French authorities have arrested alleged Democratic Forces for the Liberation of Rwanda (FDLR) [GlobalSecurity backgrounder] leader Callixte Mbarushimana under a warrant from the International Criminal Court (ICC) [official website], the ICC announced [press release] Monday. The court charged Mbarushimana, a former UN employee, with five counts of crimes against humanity and six counts of war crimes for acts committed by the FDLR in the Democratic Republic of Congo (DRC) [BBC backgrounder; JURIST news archive] in 2009. Specific accusations include, among other things, murder, torture, rape and attacks against civilians. The ICC stated that evidence supported the idea that Mbarushimana, in his role as Executive Secretary of the FDLR, "has personally and intentionally contributed to a common plan of conducting attacks against the civilian population in order to create a 'humanitarian catastrophe' and to launch an international campaign to extort concessions of political power for the FDLR." The ICC Office of the Prosecutor alleged [press release]:
In 2009, the FDLR leadership decided to attack civilians in the North and South Kivu provinces [of the DRC] in order to create a massive humanitarian catastrophe; the FDLR then tried to blackmail the international community and to extort concessions of political power, in exchange for ending the atrocities. As a result of this deadly blackmail, victims were killed, raped, and forcibly displaced, and entire villages were razed to the ground.ICC Chief Prosecutor Luis Moreno Ocampo [official profile] called the arrest "an opportunity to finally demobilize the group led by the former genocidaires" who fled to the DRC after the 1994 Rwandan genocide [BBC backgrounder; JURIST news archive].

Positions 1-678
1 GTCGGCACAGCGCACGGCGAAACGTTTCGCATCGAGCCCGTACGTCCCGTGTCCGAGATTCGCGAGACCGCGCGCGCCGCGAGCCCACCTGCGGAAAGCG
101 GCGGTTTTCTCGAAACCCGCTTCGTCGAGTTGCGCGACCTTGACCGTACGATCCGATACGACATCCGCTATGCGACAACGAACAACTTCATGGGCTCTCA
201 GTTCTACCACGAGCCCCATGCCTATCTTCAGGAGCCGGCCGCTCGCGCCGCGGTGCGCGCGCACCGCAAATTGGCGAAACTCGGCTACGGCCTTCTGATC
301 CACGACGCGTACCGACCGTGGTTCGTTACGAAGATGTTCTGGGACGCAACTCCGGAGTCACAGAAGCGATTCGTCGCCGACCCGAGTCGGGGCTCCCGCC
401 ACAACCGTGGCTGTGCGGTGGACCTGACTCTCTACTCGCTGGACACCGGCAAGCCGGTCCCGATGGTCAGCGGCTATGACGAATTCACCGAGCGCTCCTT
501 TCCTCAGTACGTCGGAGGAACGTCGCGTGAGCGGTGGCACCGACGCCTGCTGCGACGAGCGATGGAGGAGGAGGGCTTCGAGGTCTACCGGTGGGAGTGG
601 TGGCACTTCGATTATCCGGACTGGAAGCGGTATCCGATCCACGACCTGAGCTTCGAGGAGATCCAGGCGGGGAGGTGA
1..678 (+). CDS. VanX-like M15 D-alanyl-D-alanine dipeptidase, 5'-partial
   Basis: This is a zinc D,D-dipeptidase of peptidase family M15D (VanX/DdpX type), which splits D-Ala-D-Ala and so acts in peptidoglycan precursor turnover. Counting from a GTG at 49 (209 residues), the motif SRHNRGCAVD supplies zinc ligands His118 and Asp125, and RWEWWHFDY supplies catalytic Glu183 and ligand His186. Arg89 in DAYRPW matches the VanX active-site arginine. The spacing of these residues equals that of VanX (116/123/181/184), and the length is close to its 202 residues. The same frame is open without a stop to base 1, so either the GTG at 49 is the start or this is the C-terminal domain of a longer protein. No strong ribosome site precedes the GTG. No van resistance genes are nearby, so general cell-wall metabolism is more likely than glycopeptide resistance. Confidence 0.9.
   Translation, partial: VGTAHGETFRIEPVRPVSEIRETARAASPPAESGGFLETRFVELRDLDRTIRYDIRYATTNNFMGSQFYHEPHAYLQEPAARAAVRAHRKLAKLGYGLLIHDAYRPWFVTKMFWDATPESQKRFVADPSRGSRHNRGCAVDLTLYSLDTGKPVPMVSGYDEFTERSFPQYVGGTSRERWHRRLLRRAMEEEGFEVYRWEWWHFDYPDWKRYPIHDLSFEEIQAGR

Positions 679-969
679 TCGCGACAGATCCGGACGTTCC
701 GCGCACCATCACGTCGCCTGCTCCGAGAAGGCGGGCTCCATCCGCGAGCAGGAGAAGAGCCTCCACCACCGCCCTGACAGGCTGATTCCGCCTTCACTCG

Last week, UN peacekeepers and DRC forces arrested [JURIST report] rebel group Mai Mai Cheka [GlobalSecurity backgrounder] leader Lieutenant Colonel Sadoke Kokunda Mayele for allegedly leading mass rapes [JURIST news archive], along with the FDLR and other rebel groups, in the DRC in late July and early August. Earlier this month, the UN released a report on war crimes [text, PDF; JURIST report] and human rights abuses in the DRC. The report, originally expected to be released in September [JURIST report], lists 617 of the most serious violations of human rights, including violence against children, genocide and mass rape, committed between 1993 and 2003. Last month, the UN Security Council [official website] issued a statement condemning the recent mass rapes [text; JURIST report] and calling for justice for the victims. Also last month, the UN Special Representative for Sexual Violence in Conflict called for perpetrators of mass rapes, including heads of DRC militias, to face war crimes charges [JURIST report]. In 2008, Mbarushimana was arrested by German border police [JURIST report] as he attempted to travel to Russia on charges that he killed 32 people during the Rwandan genocide. In 2005, the UN asked France to bring genocide charges [JURIST report] against Mbarushimana, who was then in the country under refugee status. Carla Del Ponte, the former chief prosecutor for the International Criminal Tribunal for Rwanda [official website], refused to charge him and said the ICTR did not file an indictment against Mbarushimana because it lacked sufficient evidence against him.